Daughter: Nurture Yourself

I was feeling sorry for myself on Mother’s Day since my mom told me told me to “go find another mother” just the day before.

“I’m done!” she said on voicemail. “I’ll find another daughter, and you can find another mother!”

As I listened on speaker, my jaw dropped. My daughters, who were standing next to me in the kitchen, were mortified. “Did she just disown you?” said the oldest.

I have no idea, I said.

“So if you’re disowned”, continued the youngest, “you’re kinda like an orphan, then, since Grandpa left. And do we have a Grandma, then, or not?”

Some of us didn’t have moms–or the kind of moms who earn praise on social media on Mother’s Day. My mom has always been part of my life, but so, too, has her mental illness. I am not and will never be used to being the recipient of her where-the-hell-did-that-come-from verbal abuses and wildly varying moods.

I can’t claim to be “unmothered,” but I feel I can rightfully claim to be unnurtured.

My mother operates in a mindset of specialness (my needs are bigger and more important than yours) and scarcity (you better meet my needs before anyone else’s– or there won’t be anything left for me).

Unfortunately, it’s never too late to be a mother who hurts her child. I found I was yelling at her in my night dreams, “LEAVE ME ALONE!”, and awake, my mind was buzzing with anger.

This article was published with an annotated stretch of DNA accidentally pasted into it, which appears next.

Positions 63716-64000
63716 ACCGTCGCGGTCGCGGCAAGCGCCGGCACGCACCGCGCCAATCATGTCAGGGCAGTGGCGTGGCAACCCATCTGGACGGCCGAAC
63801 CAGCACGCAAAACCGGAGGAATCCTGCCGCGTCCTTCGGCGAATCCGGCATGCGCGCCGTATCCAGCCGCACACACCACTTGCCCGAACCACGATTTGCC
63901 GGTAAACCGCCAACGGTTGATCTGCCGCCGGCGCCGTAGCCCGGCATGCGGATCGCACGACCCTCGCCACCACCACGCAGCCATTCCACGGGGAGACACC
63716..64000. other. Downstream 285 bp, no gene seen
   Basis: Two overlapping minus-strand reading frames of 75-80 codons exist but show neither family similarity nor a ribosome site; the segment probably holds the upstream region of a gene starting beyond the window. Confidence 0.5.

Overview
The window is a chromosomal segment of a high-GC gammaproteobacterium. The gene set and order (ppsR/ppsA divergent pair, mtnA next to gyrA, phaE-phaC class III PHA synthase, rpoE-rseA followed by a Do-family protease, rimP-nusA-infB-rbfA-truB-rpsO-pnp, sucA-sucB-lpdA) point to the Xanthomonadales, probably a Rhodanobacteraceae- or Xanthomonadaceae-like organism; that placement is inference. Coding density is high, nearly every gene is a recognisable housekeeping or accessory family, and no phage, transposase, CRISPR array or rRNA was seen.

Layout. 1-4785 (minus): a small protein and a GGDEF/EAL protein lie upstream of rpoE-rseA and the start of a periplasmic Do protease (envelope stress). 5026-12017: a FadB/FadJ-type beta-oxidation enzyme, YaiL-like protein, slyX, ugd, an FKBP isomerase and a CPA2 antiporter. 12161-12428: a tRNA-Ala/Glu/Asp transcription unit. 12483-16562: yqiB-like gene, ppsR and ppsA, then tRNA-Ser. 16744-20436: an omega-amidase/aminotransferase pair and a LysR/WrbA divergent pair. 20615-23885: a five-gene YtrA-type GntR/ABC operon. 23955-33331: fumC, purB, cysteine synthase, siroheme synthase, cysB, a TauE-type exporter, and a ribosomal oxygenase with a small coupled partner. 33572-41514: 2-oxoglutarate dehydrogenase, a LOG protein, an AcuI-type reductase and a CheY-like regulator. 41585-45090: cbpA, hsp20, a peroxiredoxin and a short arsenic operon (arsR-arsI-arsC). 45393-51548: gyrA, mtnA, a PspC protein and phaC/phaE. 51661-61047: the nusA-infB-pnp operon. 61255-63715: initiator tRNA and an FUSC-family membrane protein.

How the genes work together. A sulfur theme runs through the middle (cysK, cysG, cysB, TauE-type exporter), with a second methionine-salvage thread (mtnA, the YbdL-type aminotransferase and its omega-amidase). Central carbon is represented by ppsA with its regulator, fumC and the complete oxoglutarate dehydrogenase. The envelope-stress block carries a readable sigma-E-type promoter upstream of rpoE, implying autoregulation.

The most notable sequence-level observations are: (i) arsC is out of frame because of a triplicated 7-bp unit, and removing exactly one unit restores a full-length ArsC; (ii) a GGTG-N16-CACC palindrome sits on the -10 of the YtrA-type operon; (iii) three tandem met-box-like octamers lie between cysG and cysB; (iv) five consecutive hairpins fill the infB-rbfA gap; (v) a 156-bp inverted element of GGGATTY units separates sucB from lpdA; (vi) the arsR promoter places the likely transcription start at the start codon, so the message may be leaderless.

Eventually, she called again with an apology, laced with implications of my responsibility.

This is true for those of us unmothered or unnurtured: we daughters must nurture ourselves–and once we are mothers, we nurture our own children by instinct rather than by example.

By nature, I am deeply introverted. I have found I feel nurtured

*in silence

*in books

*in naps

*in podcasts

*in walks with my dog

*in yoga

*in the arms of my man

These are the activities, and non-activities, that soften my brain and strengthen my heart. To be sure, there are occasions when I’d like to turn to my mother for calm, for coaching, to feel unconditional love. We, the Unnurtured, must cultivate these within ourselves; from earliest childhood on, we must search for healthy ways to self-soothe–and to choose ever so wisely those with whom we are intimate.

Where I felt my mother failed me, I have worked ever harder to become the mother I needed. I aim to offer to my children unconditional love, space to be fully and completely themselves, and freedom that comes from my emotional stability.

When hearing of my Mother’s Day “disowning”, my son wisely said, “Isn’t parenting a  pay-it-forward kind of thing? Like she raised you, and now it’s your turn to raise us?”

Right on.

Now, rather than agonizing about how be a “good daughter,” I insist on asking first how to be a good mother.









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